This week has been a feast of constitutional arguments - the taxing power and the commerce clause. But forget the Supreme Court. We want to look at how the health care reforms are taking place on the ground. What difference are they making? What will change? What should you look for as an employee with health insurance and a patient with a primary care physician?
Pets go to the veterinarian's office every day. But if you're a shark or a stingray at Shark Reef or a gila monster at the Springs Preserve, it can be a little tricky keeping up to date on vaccinations and dental care. Dr. Christopher Yach practices at West Flamingo Animal Hospital most days, but Fridays are reserved for his wild patients. He tells us how he goes about keeping these exotic animals healthy.
Can a book about a serial killer be funny? Hilarious? Well yes it can, say reviewers for the New York Times and the Miami Herald. Of course, the serial killer is Tim Dorsey's unrepentant serial killer Serge Storms.
Long-time state senator Bill Raggio passed away last night while he was traveling in Australia. The Washoe County Republican represented his Reno-area district in 19 sessions of the Nevada Legislature.
As budget cuts eat into infrastructure spending, the future of high-speed rail is beginning to look shaky. A government review in California has recommended the state not sell bonds to finance the next stage of the railroad between San Diego and San Francisco because it doubts the project is financially viable. Still construction firms and financiers are pressing ahead, as is the governor of California, Jerry Brown. This setback could also be problematic for projects in the Southwest like the Anaheim to Las Vegas link that is not yet off the drawing board. So what is the future of high-speed rail?
Two new books about Abraham Lincoln and the struggle against slavery have been written by Las Vegas-based historians. Michael Green of CSN is author of Lincoln and the Election of 1860 and Gregory Borchard of UNV is the author of Abraham Lincoln and Horace Greeley.
That sounds like a lot of land--and that's because it is. In fact, it's 12 percent of all privately held land in Nevada; It was sold last week to a Florida-based company that wants to increase mining and geothermal energy plants on its massive land holdings.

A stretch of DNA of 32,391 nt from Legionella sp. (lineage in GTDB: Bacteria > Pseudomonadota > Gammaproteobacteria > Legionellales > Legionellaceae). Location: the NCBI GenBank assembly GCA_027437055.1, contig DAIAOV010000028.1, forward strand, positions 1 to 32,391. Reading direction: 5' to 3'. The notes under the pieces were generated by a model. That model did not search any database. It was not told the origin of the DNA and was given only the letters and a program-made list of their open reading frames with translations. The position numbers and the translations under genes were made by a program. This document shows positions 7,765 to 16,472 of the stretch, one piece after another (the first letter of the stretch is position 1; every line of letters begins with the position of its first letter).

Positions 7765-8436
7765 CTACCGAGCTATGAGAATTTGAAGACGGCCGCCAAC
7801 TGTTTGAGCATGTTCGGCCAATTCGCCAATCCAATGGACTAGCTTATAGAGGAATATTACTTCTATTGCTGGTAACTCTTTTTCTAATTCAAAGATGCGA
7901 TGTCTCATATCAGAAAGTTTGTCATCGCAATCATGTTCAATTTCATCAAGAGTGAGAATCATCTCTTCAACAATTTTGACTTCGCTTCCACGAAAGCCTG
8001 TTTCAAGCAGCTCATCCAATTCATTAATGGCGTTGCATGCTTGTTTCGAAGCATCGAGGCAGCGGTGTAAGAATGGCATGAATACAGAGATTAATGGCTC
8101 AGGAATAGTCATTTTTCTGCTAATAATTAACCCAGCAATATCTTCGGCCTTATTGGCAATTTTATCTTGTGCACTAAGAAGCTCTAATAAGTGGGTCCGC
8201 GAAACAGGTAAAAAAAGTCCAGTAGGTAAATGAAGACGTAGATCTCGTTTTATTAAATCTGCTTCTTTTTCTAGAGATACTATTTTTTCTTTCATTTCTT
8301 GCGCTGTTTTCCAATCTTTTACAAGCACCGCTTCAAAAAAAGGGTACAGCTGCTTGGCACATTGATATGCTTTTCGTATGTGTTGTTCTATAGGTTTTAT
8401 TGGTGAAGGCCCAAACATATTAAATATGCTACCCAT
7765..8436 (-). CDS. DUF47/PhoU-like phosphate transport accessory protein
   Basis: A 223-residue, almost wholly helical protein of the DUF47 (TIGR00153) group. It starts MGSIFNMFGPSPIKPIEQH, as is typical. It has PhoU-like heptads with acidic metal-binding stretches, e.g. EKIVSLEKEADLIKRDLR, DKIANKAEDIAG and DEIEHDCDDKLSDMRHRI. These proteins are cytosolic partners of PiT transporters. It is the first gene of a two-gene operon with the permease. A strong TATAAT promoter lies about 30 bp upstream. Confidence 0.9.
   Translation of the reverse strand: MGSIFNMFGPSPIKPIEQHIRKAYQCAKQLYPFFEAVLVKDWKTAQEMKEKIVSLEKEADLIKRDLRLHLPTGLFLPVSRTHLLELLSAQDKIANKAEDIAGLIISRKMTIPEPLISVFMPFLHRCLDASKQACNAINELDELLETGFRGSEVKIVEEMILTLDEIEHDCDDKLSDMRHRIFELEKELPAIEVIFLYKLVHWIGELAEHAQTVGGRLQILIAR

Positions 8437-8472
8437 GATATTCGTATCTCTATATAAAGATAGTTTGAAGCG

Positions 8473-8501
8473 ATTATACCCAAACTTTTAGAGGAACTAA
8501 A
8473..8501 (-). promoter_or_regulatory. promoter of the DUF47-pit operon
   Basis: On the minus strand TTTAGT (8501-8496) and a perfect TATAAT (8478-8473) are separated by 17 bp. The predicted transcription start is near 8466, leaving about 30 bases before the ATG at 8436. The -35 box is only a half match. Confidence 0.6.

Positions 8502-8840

The answer to Las Vegas' housing and foreclosure troubles might not come from Nevada at all, some housing experts say. Many developers are looking to encourage overseas investors to buy up our oversupply of housing stock, thus increasing home values and spurring renters into move into otherwise-foreclosed and vacant homes.
Professor Eric Rasmussen of the University of Nevada, Reno has spent more than a decade with an international team of researchers to track down all the copies of The First Folio - the original complete works of Shakespeare published in London in 1623. It's part scholarship, part cloak and dagger as wealthy collectors are less than scrupulous about the origins of their books.
Utah looks odd sitting beside Arizona and Alabama but the federal government is now suing the Beehive State to strike down its immigration law. But this law is different from the more draconian laws that emphasize the need for immigrants to prove that they are legal residents.
After five years of sharing tips with their supervisors, the dealers at Wynn finally got a break when Judge Kenneth Cory ruled that state law prohibited the casino from forcing dealers to share their tips with supervisors and pit bosses. The judge also reinstated the dealers' class action, now valued at tens of millions of dollars.